Following on from the recent successful attempt to break out of the Blackwater River by the C.S.S. Secessionist the Confederate command decided that a further ship should force the patrol lines and make their way to Immobile Bay. The two ironclads still up river at the small port of Hullbridge were now complete and ready for action although one was to be retained for local defence alongside the various other gunboats in in use. The C.S.S. O’Hara (Captain Butler commanding) was therefore ordered to make the attempt. As an aside Captain Butler had campaigned rigorously to make the attempt as he had important business in Immobile Bay that was vital to the Confederacy.
It was known that the Union employed monitors to patrol the junction with the Missenhitti and it was believed that due to the damage sustained by the U.S.S. Hiawatha in the recent battle with the C.S.S. Secessionist that only a single ship was immediately available.
What the Rebels did not know was the identity of the ship that was tasked with protecting the vital Blackwater junction.
The initial dispositions.
Turn 1. There was no firing from either side. The Union rolled a 1 for initiative opposed to the Confederate 3 so they moved first. Both sides maintained course and speed so moved 2 hexes straight ahead.
End of Turn 1. Note that the distance between the two ships is now 8 hexes or maximum gun range.
Turn 2. Both sides are able to fire - all firing is simultaneous - and do so. The U.S.S. Senator opens fire with her forward turret with two heavy guns. These roll 3d6 each but deduct 1d6 for the range meaning that 5d6 are rolled in all. The scores are 1, 2, 3, and two 5s so there are two potential hits on the Rebel ship. The Rebel player now rolls for his saving throw. As a ship with heavy protection he is able to roll 3d6. He rolls two 5s and a 6 meaning that he has ‘negated’ 4 hits - as he had only suffered 2 the damage was comfortably avoided. The Rebel ship fires back. Her forward gun is a single medium rifle so 2d6 are rolled. The 1d6 deduction for range is offset by the additional d6 for being a rifle thus reflecting the weapons accuracy. The Rebel ship rolls a 1 and a 2 so misses entirely. For initiative the Rebel ship rolls a 5 whilst the Union rolls a 6 so the Confederates move first. Both ships turned so as to enable their full broadsides to be brought to bear with the Union ship looking to occupy the centre of the channel.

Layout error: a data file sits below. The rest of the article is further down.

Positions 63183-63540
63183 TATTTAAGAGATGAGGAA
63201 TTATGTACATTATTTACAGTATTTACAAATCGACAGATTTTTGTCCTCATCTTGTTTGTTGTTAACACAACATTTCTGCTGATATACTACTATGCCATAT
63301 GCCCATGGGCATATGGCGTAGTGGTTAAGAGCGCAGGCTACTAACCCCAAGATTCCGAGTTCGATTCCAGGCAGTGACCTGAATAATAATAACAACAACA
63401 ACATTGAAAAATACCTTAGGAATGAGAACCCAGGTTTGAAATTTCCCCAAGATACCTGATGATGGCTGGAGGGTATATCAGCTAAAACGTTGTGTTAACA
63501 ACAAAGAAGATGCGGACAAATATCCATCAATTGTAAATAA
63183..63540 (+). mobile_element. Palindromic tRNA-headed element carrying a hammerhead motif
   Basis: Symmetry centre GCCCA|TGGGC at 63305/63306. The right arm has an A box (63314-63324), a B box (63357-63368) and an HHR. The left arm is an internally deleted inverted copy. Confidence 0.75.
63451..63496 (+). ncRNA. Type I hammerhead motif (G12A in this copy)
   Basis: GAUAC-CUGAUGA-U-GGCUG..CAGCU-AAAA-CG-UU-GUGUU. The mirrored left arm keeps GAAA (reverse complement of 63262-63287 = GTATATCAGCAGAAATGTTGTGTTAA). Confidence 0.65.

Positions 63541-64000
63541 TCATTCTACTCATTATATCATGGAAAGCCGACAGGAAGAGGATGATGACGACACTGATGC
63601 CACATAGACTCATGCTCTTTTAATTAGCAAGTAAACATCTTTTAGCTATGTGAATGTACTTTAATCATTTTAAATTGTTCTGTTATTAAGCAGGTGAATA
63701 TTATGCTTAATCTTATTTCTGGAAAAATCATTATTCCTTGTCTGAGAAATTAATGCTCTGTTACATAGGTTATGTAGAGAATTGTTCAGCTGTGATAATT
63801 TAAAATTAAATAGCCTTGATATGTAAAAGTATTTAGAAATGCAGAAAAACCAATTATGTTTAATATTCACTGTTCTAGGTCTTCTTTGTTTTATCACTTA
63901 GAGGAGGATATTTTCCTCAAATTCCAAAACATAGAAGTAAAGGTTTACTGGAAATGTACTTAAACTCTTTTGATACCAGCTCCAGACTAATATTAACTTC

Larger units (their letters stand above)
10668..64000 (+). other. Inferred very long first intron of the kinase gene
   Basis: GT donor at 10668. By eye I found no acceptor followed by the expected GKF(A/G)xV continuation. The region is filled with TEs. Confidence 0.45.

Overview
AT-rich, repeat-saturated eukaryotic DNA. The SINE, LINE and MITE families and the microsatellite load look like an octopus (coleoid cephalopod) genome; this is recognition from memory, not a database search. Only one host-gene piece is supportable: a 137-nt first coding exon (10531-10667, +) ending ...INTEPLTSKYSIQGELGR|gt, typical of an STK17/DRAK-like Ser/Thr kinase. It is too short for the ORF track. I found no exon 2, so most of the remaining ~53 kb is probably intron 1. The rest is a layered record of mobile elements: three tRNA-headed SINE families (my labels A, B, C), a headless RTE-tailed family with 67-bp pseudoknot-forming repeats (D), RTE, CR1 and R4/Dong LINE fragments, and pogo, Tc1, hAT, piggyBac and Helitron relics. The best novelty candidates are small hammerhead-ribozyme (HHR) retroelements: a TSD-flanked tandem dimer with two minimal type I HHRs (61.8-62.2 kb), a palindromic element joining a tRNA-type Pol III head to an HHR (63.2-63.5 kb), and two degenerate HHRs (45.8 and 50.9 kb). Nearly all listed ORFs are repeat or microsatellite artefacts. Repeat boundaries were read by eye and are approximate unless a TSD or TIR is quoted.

End of Turn 2. Both sides attempt to get the most amount of guns to bear on their opposite number. The Union certainly have the advantage in this case with their turret mounted artillery.
Turn 3. The C.S.S. O’Hara opens fire with her forward facing medium rifle at a range of 6 hexes. Again she rolls 2d6 with 2d6 being her base roll, minus 1d6 for the range and plus 1d6 for being a rifle. She rolls a 1 and a 6 meaning that there two potential hits arising from he roll of 6. The 1 is of course a miss. The U.S.S. Senator rolls 3d6 for its heavy protection saving roll. The roll gives a 1, a 2 and a 6 meaning that the two potential hits have been negated. It is now the Union turn to fire and with both turrets able to bear it could potentially be very effective.
Rule on the fly. I have decided that turrets must be fired individually and that gun types can only be massed if they are of the same weight. Also, rifled weapons are fired separately. The deduction for range is applied to individual guns. Light guns may always fire at long range with 1d6 but do not get the bonus for being rifled if applicable. I will need to think about this further.
Each turret has two heavy guns meaning a base of 6d6 each. However each gun loses a d6 as they are smoothbore weapons firing at long range, This means that each turret fires 4d6. The U.S.S. Senator rolls four 3s, two 4s, a 5 and a 6 meaning there are 5 potential hits. The C.S.S. O’Hara rolls her 3d6 to save and gets a 3, a 5 and a 6 meaning that she saves 3 out of a possible 5 hits. Two hits are recorded on her damage chart. Both sides roll for initiative. The Union roll a 1 whilst the Rebels roll a 6 so the U.S.S. Senator moves first. Both vessels turn into one another with the Rebel ship desperate to bring her full broadside to bear. This far she has been fighting with a single rifle so is heavily outgunned.